Tropical immersion

Issue 29 Words: Emma Scragg Photography: Jacinta Spry
Cairns, Queensland
  • The compact but airy two-person home is essentially a verandah, with all spaces in the long, narrow floor plan opening on both sides to covered walkways
  • The elevated loft and cantilevered decks deliver a tree house effect, placing it and its occupants well into the canopy.
  • Small, partly roofed decks allow the owners to connect to the outside and to provide a space free of any heat-holding mass.

In the steamy tropics of Queensland, a couple find relief from the heat and nearby suburbia in a rainforest tree house.

When Mandy and Laurence built their home in Cairns, they wanted to feel connected with their tropical surroundings and capture elements of the exotic places they’d visited in Asia. Perched on the edge of rainforest in Redlynch Valley, the sloping site was a drawcard for them and their building designer, Tony Lawson. It offered the opportunity for a tree-house-inspired home to connect with the forest canopy, its cool microclimate and precious lush shade.

The compact but airy tropical house is essentially a verandah, with all spaces in the long, narrow floor plan opening on both sides to covered walkways. When the bifold doors are opened, flexible internal spaces become external as they blend with the deck, minimising floor area yet providing shelter when it’s needed. Decking extends into the edge of bedrooms and living spaces, visually enhancing this connection. In this home, “even if the glass doors are shut, you’re still there on the edge of the house,” explains Tony. “That’s the secret to building a really nice house for the tropics.”

The design also encourages cool air from the rainforest below to move through the home, working as a chimney effect encouraged by the ceilings curving up to the study loft and its high-level openings. As a result, air-conditioning is limited to one bedroom and was only installed because Mandy is a shift-worker and needs to sleep during the heat of the day. Elsewhere, ceiling fans and passive thermal design – good orientation, unimpeded cross ventilation, insulation and shade – provide all the cooling they need.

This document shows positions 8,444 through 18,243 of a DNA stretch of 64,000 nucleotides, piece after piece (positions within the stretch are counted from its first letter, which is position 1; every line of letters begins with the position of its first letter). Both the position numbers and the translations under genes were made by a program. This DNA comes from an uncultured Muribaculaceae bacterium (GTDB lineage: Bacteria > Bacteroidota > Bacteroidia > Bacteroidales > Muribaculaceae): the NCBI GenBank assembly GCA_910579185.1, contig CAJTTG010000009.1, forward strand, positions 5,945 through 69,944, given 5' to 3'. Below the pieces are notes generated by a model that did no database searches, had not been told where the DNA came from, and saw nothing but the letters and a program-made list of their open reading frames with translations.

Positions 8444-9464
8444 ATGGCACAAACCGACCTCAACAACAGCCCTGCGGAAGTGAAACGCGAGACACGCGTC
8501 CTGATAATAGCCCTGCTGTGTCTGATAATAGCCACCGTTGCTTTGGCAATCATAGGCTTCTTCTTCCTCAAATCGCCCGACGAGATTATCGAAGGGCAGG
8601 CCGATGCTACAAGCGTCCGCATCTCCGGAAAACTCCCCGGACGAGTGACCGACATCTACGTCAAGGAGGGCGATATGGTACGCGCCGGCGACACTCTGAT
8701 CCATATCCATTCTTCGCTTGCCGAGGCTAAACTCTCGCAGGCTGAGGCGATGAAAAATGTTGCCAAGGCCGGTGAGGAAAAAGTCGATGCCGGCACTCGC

In Cairns, summer storms can dump over 130 millimetres of rain in a day. With an intense wet season, gutters are often avoided as they rarely cope with these volumes of water, especially in areas where there are tall trees. Tony designed the roof with this in mind. Generous overhangs mean the rain cascades unimpeded off both ends of the house, dispersed by vegetation below and captured by the outdoor spa.

Cyclones are a real and regular threat in Cairns. In addition to the steel framing, bedrooms are braced with ply to provide a retreat in wild weather, while the concrete block bathroom creates a bunker for the most severe cyclones. With its suspended concrete ceiling under a metal roof, the bathroom is designed to withstand high winds and falling trees and provides a toilet, water and sufficient space to sleep.

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Cover of Issue 29
You can read more about Tropical immersion in Issue 29 of Sanctuary magazine.

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Credits

DESIGN

Tony Lawson

BUILDER

Chris Blandford Custom Building

PROJECT TYPE

New build

PROJECT LOCATION

Redlynch Valley, Cairns, Qld

COST

$420,000 (inc. professional fees)

SIZE

House 190 sqm

House with entry, garage and verandahs 270 sqm

Land 1736 sqm.

BUILDING STAR RATING

4 Star using BERS V4.1 2006 by Northern Aspect.

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